Audrey Horne is Ben’s daughter who has to avoid a horrifying meeting with him at One Eyed Jack’s while she’s retracing Laura’s steps. Sherilyn Fenn starred in Boxing Helena, which I have yet to find a decent copy of.

Major Briggs doesn’t know how to deal with his wayward son Bobby, leaks mysterious military intel to Cooper. “The owls are not what they seem.” Don Davis was a regular on the Stargate TV series, which ran for more seasons that I realized.

Bobby Briggs is excitable boyfriend of Laura Palmer and Shelly, sullen son of Major Briggs, rival of James Hurley, drug dealer friend of Mike (“Mike and Bobby” mirroring the evil Black Lodge “Mike and Bob”) and associate of Leo and Jacques. Dana Ashbrook was in the L.A. Crash TV series and the latest Bill Plympton feature.

Leo Johnson is a drug dealer, spouse abuser and murderer, is in a coma at the start of s2. Eric DaRe appeared with good company (Brad Dourif, Angela Bassett) in Critters 4.

Big Ed Hurley, James’s dad, married to Nadine but thinking about leaving her for Norma. Runs a gas station. Everett McGill was the villain(?) in The People Under The Stairs and appeared in The Straight Story.

Nadine Hurley, James’s mom though we never see them interact, wears an eyepatch and is obsessed with creating silent drape runners. Later she gets amnesia and super strength and falls for Bobby’s friend Mike. Wendy Robie was in Corbin Bernsen horror The Dentist 2.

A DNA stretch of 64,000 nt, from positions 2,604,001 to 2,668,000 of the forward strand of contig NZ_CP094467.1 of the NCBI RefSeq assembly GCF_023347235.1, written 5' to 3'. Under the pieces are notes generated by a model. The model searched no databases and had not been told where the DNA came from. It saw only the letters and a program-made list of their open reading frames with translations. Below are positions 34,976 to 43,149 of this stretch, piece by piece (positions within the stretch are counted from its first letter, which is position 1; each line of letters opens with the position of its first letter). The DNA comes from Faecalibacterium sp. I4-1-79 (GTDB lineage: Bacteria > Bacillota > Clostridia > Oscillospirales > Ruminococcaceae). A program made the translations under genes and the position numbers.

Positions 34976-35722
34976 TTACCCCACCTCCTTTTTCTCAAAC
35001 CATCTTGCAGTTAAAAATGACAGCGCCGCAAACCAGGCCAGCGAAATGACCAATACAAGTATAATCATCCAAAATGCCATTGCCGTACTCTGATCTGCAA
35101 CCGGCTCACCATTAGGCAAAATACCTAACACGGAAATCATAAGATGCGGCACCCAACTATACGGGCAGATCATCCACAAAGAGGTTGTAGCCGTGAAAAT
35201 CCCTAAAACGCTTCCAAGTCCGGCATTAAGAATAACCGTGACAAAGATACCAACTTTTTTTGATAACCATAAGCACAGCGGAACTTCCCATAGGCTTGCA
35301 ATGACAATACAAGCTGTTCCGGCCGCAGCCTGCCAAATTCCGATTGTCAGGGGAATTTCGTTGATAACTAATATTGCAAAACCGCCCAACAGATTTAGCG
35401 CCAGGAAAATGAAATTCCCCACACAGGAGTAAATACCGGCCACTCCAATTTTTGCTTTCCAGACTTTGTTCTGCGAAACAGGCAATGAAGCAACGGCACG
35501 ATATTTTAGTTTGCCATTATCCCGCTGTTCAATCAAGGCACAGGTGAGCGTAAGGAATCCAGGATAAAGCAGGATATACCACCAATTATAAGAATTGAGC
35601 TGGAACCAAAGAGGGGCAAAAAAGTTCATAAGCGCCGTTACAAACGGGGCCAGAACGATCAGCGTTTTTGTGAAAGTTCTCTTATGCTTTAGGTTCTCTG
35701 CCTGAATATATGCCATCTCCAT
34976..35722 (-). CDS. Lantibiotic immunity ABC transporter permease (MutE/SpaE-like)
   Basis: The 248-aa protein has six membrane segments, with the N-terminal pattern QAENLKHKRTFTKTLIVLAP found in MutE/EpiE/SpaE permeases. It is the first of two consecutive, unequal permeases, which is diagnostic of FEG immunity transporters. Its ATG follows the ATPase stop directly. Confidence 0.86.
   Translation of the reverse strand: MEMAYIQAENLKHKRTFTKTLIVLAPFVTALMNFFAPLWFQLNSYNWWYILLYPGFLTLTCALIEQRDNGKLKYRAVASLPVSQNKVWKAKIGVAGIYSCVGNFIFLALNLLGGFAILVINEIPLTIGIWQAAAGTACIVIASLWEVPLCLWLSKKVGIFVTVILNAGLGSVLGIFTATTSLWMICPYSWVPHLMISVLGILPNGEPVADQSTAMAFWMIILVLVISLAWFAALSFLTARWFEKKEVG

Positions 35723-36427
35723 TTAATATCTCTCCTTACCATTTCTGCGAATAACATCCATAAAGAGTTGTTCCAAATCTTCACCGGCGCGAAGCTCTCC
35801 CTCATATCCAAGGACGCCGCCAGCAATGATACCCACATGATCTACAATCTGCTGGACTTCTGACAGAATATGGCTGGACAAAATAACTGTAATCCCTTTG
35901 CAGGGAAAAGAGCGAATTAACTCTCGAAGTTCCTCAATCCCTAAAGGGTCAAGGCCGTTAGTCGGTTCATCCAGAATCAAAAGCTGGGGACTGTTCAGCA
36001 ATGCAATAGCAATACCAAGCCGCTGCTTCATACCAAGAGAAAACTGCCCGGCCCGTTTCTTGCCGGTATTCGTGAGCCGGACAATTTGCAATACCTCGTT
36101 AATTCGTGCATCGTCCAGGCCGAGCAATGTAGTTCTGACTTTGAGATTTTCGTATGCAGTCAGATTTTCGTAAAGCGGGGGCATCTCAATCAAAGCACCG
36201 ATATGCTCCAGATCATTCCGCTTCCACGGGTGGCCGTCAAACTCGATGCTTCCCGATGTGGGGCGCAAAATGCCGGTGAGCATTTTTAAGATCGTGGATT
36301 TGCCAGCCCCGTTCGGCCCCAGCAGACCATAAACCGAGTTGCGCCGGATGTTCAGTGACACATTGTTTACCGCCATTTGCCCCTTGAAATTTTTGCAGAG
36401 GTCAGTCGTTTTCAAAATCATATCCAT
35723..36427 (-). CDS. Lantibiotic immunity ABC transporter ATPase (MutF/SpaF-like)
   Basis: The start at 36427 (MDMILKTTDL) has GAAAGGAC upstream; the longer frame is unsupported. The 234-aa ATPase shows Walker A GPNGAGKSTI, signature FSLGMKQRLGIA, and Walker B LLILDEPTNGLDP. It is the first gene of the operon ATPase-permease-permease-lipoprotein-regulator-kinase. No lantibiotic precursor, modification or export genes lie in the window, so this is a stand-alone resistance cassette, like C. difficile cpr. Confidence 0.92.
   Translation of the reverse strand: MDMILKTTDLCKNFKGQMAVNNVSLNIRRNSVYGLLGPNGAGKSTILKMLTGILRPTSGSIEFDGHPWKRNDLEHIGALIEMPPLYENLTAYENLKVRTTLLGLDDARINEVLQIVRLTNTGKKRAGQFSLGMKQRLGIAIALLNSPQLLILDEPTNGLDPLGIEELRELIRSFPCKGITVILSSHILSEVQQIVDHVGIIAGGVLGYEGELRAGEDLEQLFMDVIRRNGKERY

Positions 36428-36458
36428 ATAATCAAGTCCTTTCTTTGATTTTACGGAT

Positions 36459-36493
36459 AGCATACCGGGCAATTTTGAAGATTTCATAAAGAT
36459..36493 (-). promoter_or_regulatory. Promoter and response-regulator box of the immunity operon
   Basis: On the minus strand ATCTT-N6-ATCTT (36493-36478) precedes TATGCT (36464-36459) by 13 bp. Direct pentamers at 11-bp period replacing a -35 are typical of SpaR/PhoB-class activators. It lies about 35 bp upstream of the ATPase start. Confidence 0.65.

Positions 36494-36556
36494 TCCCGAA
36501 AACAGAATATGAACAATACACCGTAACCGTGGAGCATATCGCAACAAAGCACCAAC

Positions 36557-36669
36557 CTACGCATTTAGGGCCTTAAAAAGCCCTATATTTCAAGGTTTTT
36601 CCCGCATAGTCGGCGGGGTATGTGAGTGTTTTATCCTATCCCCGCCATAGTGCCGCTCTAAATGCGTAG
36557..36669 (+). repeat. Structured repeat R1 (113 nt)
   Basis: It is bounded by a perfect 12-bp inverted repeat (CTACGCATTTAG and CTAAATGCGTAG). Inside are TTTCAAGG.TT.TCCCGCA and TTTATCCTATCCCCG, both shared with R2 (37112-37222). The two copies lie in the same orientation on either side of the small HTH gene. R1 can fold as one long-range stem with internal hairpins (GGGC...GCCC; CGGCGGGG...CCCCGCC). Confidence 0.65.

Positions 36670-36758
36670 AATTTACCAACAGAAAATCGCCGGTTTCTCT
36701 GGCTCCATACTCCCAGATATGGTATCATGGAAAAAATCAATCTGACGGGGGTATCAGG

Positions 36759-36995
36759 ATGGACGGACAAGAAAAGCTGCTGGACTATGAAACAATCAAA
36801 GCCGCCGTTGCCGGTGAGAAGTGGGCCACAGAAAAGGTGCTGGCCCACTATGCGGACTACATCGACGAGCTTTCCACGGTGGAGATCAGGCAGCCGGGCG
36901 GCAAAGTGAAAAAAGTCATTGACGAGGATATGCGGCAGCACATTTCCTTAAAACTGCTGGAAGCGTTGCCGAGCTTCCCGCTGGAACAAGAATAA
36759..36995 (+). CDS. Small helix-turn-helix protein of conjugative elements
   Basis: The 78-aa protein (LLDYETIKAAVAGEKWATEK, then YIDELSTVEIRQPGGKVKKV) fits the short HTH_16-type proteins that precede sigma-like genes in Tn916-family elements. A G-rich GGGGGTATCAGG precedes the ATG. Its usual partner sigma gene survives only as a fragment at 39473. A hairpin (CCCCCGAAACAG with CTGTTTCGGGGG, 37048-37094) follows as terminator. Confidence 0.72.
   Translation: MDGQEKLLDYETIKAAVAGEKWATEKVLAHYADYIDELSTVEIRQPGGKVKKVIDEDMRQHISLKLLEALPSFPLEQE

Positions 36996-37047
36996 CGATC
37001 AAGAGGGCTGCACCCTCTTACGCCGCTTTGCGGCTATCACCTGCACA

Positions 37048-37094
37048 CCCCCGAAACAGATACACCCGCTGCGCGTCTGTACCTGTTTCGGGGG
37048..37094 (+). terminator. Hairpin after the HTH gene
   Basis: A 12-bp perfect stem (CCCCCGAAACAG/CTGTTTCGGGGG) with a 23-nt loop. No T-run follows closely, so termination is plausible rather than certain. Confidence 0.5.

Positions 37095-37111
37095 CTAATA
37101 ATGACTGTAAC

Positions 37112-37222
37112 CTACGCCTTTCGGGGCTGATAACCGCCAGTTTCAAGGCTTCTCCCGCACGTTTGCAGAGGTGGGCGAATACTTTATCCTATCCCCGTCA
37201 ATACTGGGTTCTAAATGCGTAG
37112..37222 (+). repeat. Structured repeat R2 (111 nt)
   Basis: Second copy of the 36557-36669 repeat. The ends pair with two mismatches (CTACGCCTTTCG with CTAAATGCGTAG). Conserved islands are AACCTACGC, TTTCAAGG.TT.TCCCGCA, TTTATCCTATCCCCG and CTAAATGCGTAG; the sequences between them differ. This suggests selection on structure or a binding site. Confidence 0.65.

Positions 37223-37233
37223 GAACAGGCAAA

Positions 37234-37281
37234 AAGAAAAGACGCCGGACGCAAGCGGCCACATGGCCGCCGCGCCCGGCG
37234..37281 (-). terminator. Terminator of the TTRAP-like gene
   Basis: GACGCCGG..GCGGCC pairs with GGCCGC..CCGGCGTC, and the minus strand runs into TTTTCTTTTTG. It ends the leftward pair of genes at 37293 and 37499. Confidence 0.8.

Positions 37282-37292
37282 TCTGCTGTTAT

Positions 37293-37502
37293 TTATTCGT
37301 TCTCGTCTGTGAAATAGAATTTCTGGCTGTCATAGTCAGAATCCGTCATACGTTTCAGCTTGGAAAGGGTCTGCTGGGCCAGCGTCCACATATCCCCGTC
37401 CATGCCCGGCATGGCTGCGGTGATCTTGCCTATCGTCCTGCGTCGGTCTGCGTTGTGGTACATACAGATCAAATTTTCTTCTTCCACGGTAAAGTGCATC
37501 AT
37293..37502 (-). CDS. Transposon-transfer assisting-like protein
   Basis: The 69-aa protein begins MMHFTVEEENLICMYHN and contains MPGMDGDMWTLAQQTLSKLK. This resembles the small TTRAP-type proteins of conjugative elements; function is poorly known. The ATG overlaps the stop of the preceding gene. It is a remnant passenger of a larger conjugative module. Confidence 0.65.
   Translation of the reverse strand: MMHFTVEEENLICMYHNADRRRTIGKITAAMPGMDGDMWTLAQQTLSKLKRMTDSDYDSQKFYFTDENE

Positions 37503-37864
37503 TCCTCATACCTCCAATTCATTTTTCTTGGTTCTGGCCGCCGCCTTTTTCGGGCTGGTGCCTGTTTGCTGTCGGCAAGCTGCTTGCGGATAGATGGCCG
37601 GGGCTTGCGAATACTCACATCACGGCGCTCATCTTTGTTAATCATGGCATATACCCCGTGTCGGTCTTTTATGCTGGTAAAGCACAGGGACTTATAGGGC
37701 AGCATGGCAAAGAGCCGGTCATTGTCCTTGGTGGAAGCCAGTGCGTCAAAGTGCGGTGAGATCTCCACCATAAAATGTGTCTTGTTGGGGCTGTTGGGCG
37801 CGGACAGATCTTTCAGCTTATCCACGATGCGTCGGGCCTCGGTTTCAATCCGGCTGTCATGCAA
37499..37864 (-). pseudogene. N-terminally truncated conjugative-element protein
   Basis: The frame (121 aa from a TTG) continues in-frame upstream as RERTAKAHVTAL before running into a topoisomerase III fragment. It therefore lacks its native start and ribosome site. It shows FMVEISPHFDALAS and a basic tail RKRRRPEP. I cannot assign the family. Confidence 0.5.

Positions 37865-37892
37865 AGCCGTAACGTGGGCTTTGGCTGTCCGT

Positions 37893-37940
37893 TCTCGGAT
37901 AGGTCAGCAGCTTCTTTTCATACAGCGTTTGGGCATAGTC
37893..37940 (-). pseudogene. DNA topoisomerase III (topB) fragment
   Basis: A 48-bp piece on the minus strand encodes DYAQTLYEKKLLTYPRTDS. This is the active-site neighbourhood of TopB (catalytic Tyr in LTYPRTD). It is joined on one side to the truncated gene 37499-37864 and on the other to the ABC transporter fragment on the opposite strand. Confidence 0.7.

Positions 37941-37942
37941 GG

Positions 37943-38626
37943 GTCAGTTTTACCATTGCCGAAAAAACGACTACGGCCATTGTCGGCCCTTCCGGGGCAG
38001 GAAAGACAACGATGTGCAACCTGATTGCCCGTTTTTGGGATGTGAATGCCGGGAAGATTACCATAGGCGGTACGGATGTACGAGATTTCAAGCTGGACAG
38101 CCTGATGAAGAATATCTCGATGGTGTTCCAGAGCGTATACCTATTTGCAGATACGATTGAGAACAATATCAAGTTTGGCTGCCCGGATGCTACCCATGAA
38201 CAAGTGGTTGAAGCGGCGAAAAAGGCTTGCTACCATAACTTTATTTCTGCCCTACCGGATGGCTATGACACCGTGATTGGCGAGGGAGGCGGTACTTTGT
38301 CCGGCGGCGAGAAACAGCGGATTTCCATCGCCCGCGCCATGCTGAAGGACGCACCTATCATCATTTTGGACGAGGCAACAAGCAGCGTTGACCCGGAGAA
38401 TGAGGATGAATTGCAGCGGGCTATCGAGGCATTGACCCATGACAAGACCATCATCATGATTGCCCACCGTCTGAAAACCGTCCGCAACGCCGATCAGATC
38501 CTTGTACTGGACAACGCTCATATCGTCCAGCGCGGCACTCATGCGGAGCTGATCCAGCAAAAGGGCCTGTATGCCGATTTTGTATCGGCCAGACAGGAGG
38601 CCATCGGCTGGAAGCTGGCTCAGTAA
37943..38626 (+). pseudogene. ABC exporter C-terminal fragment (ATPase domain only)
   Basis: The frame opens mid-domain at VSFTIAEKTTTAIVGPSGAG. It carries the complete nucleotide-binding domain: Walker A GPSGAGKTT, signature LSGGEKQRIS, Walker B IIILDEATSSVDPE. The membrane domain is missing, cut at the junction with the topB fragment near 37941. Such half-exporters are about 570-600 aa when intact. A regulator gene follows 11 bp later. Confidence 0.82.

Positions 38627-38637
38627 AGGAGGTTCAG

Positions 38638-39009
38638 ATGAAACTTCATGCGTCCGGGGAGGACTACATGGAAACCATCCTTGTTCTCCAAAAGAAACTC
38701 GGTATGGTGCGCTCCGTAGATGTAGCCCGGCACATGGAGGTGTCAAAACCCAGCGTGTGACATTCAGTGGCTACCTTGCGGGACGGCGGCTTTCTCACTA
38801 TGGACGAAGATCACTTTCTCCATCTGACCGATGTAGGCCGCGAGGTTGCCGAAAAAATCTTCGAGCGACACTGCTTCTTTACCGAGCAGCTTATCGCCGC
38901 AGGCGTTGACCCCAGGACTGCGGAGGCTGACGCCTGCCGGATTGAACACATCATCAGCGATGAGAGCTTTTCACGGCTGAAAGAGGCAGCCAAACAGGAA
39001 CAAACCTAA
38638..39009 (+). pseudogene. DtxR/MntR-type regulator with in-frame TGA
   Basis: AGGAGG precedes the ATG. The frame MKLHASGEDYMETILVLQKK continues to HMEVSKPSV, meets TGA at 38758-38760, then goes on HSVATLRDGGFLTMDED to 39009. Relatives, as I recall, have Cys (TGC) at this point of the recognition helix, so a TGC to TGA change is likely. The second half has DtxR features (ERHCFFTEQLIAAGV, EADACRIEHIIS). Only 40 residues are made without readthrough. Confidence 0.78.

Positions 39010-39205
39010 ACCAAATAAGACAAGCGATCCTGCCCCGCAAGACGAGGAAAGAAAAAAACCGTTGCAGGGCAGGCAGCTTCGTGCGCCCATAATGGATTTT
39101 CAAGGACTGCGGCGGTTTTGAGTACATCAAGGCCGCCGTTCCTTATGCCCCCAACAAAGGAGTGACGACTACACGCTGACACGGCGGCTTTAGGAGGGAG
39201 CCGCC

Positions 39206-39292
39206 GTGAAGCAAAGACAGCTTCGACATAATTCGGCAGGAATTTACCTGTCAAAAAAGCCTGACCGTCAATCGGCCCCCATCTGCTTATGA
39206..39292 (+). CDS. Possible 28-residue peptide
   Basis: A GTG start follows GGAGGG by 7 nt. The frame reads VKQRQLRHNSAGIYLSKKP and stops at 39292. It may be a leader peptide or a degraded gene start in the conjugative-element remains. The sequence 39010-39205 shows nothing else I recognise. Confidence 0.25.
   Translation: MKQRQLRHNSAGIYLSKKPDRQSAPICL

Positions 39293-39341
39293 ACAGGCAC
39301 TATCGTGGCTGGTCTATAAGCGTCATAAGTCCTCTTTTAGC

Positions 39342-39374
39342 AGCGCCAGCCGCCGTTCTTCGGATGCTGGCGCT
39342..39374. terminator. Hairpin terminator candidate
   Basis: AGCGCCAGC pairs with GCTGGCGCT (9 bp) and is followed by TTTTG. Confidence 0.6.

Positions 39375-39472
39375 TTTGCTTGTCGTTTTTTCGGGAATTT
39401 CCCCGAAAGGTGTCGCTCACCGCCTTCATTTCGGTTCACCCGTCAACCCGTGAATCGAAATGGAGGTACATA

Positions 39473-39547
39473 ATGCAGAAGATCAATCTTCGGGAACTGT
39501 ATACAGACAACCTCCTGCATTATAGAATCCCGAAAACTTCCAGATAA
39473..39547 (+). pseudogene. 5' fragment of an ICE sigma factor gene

Shelly Johnson is Leo’s abused wife, working at the diner, dating Bobby and conspiring to frame her husband for Laura Palmer’s death. Lynch’s character, Cooper’s boss, is sweet on her in season two. Mädchen Amick has been on every TV show at least once, plus the terrible Stephen King movie Sleepwalkers.

Josie Packard runs the sawmill, has a suspicious past, and I think was supposed to be a bigger deal but got left behind by the writers. Joan Chen was a movie star from The Last Emperor but wouldn’t fare as well in Hollywood, appearing in garbage action flicks Wedlock, On Deadly Ground and Judge Dredd.

Peter Martell helps Josie run the mill, isn’t as dumb as he looks. Jack Nance’s final film was Lost Highway.

Catherine Martell is married to Pete, resents Josie for owning the mill, which used to belong to Catherine’s brother/Josie’s late husband Andrew, who of course turns out not to be dead. Piper Laurie played Carrie‘s crazy mom, later in The Crossing Guard and The Dead Girl.

Norma Jennings is dating Big Ed, runs the diner, unhappily married to Hank. Peggy Lipton is Rashida Jones’s mom, appeared in modern classic The Postman.

Hank Jennings is a criminal in cahoots with Leo and Jacques. He thinks he killed Josie’s husband, gets out of prison halfway through s1. Chris Mulkey acts in a ton of movies, recently Whiplash and Cloverfield.